April 03, 2018

How Fund Houses Are Trying To Sabotage SEBI’s Expense Ratio Reforms

Seeing the things that some fund houses do, frequently gives me the feeling of watching cheap crooks in action.  The type that get a thrill from travelling without a ticket.  The type that like to steal from the weak and elderly.  The type that give a stupid grin when caught with their hands in the cookie jar.  Except that there’s nothing cheap about the scale on which fund houses operate.

It’s been a month since SEBI’s disclosure norms for expense ratios came into effect.  They were among the most significant set of reforms undertaken by SEBI in recent times.  They were intended to boost transparency, and bring down costs.  Yet the fact is that some fund houses have lacked the ability to appreciate the spirit of those moves, while others have plain ignored it. Worse still, some fund houses have shown no respect for investors or for SEBI and have, in effect, mocked the process of reforms (see here, for example).  In this post, I want to give a sense of how widespread this is.  I will talk specifically on one key issue i.e. the expense ratio files that fund houses have put up on their websites.  I hope to spotlight the questionable approach of multiple fund houses, and the message that they appear to be giving to their investors. It is based on what I have seen across the websites of select fund houses: it is not an exhaustive analysis. 

“Don’t visit our website!”
On many fund house websites, locating the expense ratio file can be a tall order.  It might be under disclosures, or under downloads, or somewhere else.  Probably no fund house has made it tougher to locate the file than Kotak Mahindra MF.  Leave aside the fact that its website is a sprawling mess, or that it does not seem to have even the option for a search.  When I tried looking for the file, I just couldn’t find the link.  It wasn’t even on the sitemap.  Finally, I had to do a search on Google to get to the file.  Just so that you know, when it comes to other fund houses, doing a search on Google isn’t going to necessarily help.

“We’re going to make it really difficult for you!”
What if you want to compare expense ratios across all schemes of a fund house?  Many fund houses have presented their data in such a manner that it is not easy to do so.  Some, such as IDFC MF and Kotak Mahindra MF have given the data for each scheme in a separate sheet, making it a gruelling task to do such comparisons.  Others like  ICICI Prudential MF and SBI MF have made the task even more laborious because they have opted to have separate files for each scheme.  Thus, instead of a single download, they expect you to make multiple downloads, each time you want to see the data.  And given the number of schemes that they have, that, by itself, could take a really long time. 

“We’re going to make it really, really difficult for you, and we don’t care what SEBI thinks!”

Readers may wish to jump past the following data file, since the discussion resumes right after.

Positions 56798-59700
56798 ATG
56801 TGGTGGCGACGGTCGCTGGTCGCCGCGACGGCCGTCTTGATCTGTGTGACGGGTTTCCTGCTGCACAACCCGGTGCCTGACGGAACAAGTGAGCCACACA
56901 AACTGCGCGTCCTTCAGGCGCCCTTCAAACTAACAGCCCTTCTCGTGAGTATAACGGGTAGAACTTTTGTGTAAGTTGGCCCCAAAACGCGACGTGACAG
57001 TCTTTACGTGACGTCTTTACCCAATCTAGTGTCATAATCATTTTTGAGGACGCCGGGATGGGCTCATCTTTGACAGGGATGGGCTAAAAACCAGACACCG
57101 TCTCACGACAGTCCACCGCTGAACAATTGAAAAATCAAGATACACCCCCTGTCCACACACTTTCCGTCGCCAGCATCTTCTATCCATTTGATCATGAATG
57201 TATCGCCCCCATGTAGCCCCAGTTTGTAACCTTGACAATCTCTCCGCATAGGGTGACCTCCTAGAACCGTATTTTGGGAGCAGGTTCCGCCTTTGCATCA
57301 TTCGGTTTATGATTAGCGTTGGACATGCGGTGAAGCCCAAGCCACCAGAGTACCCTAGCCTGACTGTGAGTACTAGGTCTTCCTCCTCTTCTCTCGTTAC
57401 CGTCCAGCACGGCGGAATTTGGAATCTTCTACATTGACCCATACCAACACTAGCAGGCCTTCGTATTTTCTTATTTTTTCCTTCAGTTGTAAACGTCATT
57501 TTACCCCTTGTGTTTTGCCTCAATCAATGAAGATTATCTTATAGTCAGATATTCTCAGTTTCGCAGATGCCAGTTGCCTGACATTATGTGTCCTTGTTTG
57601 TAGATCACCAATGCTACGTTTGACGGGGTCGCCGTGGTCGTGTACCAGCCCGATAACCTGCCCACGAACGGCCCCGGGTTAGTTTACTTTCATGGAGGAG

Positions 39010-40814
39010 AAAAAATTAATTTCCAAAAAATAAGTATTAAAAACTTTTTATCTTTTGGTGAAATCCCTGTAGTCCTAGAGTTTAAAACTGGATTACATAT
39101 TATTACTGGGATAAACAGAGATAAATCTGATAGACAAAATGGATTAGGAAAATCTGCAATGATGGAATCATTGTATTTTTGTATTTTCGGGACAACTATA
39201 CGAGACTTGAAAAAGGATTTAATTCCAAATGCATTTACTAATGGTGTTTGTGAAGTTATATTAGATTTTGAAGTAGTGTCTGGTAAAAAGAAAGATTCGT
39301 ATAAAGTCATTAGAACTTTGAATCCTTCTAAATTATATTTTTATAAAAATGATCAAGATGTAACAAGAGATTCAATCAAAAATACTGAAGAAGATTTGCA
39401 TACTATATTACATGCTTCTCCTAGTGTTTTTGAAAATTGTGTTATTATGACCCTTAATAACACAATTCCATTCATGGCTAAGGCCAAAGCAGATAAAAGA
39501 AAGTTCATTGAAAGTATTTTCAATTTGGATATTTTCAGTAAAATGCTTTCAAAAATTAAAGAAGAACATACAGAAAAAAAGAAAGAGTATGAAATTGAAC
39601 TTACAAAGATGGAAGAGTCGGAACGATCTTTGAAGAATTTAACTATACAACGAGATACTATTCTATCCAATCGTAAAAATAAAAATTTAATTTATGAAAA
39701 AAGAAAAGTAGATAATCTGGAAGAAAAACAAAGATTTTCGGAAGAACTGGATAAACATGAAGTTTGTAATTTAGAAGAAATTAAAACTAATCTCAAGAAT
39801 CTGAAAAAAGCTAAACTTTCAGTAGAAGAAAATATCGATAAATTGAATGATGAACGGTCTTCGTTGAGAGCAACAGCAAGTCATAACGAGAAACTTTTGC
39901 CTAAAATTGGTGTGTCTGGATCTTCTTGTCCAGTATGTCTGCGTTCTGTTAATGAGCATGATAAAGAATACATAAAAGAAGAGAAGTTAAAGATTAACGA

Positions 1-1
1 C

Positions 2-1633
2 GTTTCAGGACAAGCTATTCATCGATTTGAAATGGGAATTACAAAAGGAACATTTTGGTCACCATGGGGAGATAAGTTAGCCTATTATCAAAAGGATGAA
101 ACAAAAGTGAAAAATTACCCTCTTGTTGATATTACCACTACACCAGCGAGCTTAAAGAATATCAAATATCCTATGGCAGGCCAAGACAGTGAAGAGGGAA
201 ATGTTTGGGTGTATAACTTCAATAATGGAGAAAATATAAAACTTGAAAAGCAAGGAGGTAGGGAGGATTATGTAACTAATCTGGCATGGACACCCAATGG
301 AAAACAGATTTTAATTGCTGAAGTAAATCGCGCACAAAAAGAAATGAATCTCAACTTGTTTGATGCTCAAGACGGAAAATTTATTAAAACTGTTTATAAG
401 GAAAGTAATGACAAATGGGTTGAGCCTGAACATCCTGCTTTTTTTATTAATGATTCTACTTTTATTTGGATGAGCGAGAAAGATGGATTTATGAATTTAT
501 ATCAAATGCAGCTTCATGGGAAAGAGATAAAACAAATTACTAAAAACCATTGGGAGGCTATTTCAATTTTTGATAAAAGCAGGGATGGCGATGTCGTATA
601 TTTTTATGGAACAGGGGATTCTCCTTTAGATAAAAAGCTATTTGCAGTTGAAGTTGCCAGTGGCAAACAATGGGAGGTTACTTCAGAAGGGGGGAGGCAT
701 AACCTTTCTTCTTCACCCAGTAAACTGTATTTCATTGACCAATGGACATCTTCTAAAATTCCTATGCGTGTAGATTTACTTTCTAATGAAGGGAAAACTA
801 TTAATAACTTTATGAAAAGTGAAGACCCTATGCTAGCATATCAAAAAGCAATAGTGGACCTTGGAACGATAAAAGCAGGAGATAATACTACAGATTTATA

Getting expense ratio information from the HDFC MF website poses a different level of difficulty.   The fund house first wants you to decide whether you want current data or historical data.  If it is historical data, then you are expected to put in a date range.  Thereafter, just like ICICI Prudential MF and SBI MF, you have to download the data for each scheme separately.  Last, but not the least, the information in the files is presented in a format that is different from what SEBI has stipulated.  As a result, if you simply want to compare expenses across direct and regular plans of a single scheme, doing so is an uphill task.

“We’re going to drive you nuts, and SEBI can’t do a thing about it!”
In what I would describe as a drastic departure from SEBI’s format, DSP BlackRock MF and IDBI MF (and possibly others) have opted to give the expense ratios for each date in a separate file.  Consequently, if you want to examine the date-wise expense ratios in any single scheme, be prepared for a nightmarish experience.  In the case of IDBI MF, if you want to compare expense ratios across schemes on any single date, that task will also prove to be arduous because the information for each scheme is in a separate sheet.  In my opinion, of all the fund houses, the approach taken by IDBI MF is either the most harebrained or the most sadistic.

“We’re the most investor-friendly!”
I have to admit that, going into this exercise, I did not expect UTI MF to emerge as the best example of a fund house conforming to SEBI’s disclosure.  Fact is, it was a delight to see what the fund house has done: I just hope that they keep it up.  All you need to do is to select a date range.  You can then download the daily expense ratios across all schemes, exactly the way SEBI has specified, and all in a single sheet.  What’s more, the scheme names are entered in such a way that using the feature of filters in Excel, you can easily make comparisons across schemes.  I am not sure if what they have done can be improved but as things stand, every fund house should at least follow their lead.

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